Health Scan: Play may take a back seat as children work on walking

Children who master independent walking exhibit a higher level of play than their non-walking peers.

By
June 16, 2007 22:04
4 minute read.
Health Scan: Play may take a back seat as children work on walking

baby 88. (photo credit: )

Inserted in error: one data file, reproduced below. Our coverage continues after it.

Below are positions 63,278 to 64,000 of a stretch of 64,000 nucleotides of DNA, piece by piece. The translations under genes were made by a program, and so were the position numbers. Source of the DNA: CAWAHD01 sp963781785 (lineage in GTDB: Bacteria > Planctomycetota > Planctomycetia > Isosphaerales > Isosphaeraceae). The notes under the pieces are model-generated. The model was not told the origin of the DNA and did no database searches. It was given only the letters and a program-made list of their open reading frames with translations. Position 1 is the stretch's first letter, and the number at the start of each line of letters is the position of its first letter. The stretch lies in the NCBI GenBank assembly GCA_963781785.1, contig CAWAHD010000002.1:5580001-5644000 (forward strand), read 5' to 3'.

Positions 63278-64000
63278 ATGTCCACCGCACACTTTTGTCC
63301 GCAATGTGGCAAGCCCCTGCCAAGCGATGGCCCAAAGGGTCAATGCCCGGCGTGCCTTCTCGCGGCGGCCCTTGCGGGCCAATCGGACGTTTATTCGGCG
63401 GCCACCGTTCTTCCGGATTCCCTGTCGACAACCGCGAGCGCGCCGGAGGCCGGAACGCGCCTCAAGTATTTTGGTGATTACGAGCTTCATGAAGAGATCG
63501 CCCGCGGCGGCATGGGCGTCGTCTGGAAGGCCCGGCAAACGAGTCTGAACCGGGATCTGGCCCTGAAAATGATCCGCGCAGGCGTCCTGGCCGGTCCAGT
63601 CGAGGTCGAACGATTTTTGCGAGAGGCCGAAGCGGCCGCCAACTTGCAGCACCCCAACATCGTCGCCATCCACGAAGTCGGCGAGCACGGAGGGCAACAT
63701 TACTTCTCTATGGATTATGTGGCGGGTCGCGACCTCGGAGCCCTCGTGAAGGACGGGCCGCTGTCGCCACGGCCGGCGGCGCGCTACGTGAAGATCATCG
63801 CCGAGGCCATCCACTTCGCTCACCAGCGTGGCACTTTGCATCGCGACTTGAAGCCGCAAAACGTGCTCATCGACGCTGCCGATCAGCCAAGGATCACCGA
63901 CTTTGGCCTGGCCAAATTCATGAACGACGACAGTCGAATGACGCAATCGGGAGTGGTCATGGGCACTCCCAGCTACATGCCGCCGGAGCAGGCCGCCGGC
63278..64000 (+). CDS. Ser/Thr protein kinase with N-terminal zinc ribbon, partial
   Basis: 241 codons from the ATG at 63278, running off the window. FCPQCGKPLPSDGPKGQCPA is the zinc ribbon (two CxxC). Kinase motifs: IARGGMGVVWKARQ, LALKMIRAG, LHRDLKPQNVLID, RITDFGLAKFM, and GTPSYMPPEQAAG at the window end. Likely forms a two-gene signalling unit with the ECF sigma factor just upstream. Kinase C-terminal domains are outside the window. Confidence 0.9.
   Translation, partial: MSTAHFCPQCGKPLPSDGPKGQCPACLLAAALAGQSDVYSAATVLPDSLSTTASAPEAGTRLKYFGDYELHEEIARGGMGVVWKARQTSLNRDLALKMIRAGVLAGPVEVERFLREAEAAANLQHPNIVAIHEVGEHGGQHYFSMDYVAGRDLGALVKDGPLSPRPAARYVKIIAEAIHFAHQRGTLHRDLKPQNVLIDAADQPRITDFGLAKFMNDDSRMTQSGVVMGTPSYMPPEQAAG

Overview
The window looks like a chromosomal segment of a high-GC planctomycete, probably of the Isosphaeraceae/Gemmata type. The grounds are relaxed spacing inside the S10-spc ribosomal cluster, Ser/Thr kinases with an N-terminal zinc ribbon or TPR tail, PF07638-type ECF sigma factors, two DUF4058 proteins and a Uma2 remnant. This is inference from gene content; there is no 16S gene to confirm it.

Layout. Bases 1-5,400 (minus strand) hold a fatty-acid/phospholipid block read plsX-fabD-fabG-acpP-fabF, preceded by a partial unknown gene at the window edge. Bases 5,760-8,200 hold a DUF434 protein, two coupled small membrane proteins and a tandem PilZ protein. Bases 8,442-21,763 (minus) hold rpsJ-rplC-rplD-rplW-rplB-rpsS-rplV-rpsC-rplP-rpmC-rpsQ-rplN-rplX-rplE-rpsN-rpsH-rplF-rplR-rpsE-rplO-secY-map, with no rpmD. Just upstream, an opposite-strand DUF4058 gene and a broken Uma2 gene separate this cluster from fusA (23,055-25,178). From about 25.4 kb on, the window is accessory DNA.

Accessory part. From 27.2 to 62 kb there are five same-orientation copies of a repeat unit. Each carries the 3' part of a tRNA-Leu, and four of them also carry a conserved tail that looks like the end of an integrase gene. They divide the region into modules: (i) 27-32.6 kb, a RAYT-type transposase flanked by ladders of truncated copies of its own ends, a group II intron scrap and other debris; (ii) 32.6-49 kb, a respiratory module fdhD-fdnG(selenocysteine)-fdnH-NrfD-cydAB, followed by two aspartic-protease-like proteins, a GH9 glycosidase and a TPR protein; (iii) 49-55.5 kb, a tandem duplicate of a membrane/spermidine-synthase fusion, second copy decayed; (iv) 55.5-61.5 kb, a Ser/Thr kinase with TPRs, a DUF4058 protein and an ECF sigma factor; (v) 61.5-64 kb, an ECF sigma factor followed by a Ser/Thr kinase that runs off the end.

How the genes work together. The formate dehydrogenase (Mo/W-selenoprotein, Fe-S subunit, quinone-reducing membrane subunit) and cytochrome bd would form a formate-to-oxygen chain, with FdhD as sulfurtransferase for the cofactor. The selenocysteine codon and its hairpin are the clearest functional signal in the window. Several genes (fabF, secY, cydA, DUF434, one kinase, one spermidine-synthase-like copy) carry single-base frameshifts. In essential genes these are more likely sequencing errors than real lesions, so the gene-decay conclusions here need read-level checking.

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If your baby is nearing his/her first birthday and has suddenly shown less interest in playing but is otherwise developing nicely, don't worry. It probably means that he/she is about to start walking. New research at the University of Haifa's Faculty of Education has found that a baby's learning to walk affects his play skills. "Parents need to know that they should modify demands from their child during certain periods of change and development in order to encourage their child and enhance his feelings of mastery and competence," says Dr. Eleanor Schneider, who conducted the research under the direction of Prof. Anat Scher. The research was based on the assumption that the domain of play reflects the interaction between a child and its environment. When a child begins to walk, the way in which he experiences his environment changes. This change may be manifested in the way he plays. To examine this assumption, the researchers evaluated 60 children at ages 10, 12 and 14 months. The researcher measured the child's play using three parameters: persistence and engagement in a specific task while playing with objects, attention span and concentration and the level of sophistication of object play. Results revealed a tendency to a decrease in the child's level of persistence, concentration and attentiveness at the onset of walking in comparison to the pre-walking stage. This seeming regression in play behavior was short term, since the child's persistence and attentiveness tended to increase and improve after mastering the initial stages of independent walking. The researcher also noted a regression, albeit not decisive, in task-directed behaviors during this period. Schneider also found differences between the level of play of children who had already begun to walk and those of the same age who were not yet walking. Those children who had mastered independent walking exhibited a higher level of play than their non-walking peers. "To enable a child to develop in an encouraging, nurturing environment, parents need to adjust their expectations according to their child's current stage of development. Parents, as well as researchers in the field, need to take into account that processes involving attention and persistence are likely to be influenced by current motor processes being experienced by the child," Schneider explained. SPINAL SURGERY ROBOT A Israeli-developed miniature robot that increases the precision of implant placement in spinal fusion has been demonstrated here for the first time at Hadassah University Medical Center in Jerusalem. Developed by Mazor Surgical Technologies, the "global positioning system" for the human body has been described as the "first of its kind" for use in spinal surgery. Called SpineAssist, the device was developed with the aid of leading spinal surgeons from Carmel, Sheba and Hadassah Medical Centers. The system is being used after extensive tests and clinical trials in Israel and the US, and one of the first medical centers abroad to use it is the Cleveland Clinic, a world-renowned center of excellence for spinal surgery. During the past year, the robot has been used in over 200 operations worldwide. Hadassah is preparing to purchase the first robot from Mazor after the successful completion of 20 operations performed under the supervision of orthopedic surgery chief Prof. Meir Leibergall and orthopedic surgeons Dr. Leon Kaplan and Dr. Yair Barzilai. According to results recently presented in medical conferences, the robotic navigation significantly improved the precision of implant placement in comparison to implants inserted without SpineAssist. Every year, there are over half a million spinal operations in the US alone in which the SpineAssist has potential to assist the surgeon. Mazor CEO Ori Hadomi expects that within a few years, SpineAssist will become the standard of care in most spinal surgeries. Leibergall, who has for years used mini-robots for assisting in artificial hip implantation, said its use at Hadassah will set a new standard of safety, accuracy and surgical quality. The robot doesn't replace the surgeon or perform any surgical operation; instead, it executes a plan prepared before the operation by the surgeon, who reviews and approves the robot's recommendation and then inserts the surgical tools (drill or scalpel) through the robotic arm. SpineAssist decreases the chance of hitting vital organs, and significantly increases the accuracy of implant placement. IS IT A MIRACLE? An Israeli-developed device that helps rehabilitate stroke victims, which recently received approval from the Food and Drug Administration for testing in the US, has been found useful by researchers at New York Presbyterian Hospital/Weill Cornell Medical Center. The high-tech device, developed by NESS, helps patients regain the ability to walk more naturally, according to a statement by the New York researchers. Called the NESS L300 neuro-rehabilitation system, it is worn on the lower leg and foot in place of a traditional foot brace. Sensors detect whether the patient's foot is on the floor or in the air, and electrodes transmit painless electrical pulses to the peroneal nerve to activate the calf muscle and correct the gait. The device has been offered to patients at the hospital since the beginning of this year, and has already been shown to improve walking coordination, speed and blood flow, and to decrease the effort required in walking. THROUGH THE NOSE A 50-year-old woman who was blinded in her left eye by a benign tumor in her brain has completely regained her sight after the tumor was removed by surgeons at Assaf Harofeh Medical Center in Tzrifin. The woman arrived at the emergency room complaining of severe headaches and loss of sight. She underwent a CT scan and was found to suffer from a non-malignant tumor that sat on a part of the brain called the "Turkish saddle" and pressed on the optic nerve leading to her left eye. The endoscopic surgery, performed via her nose, was successful in removing the entire tumor. The next day, she could see normally again, said Dr. Ephraim Evyatar, head of the hospital's ear-nose-and-throat department and the man who headed the surgical team.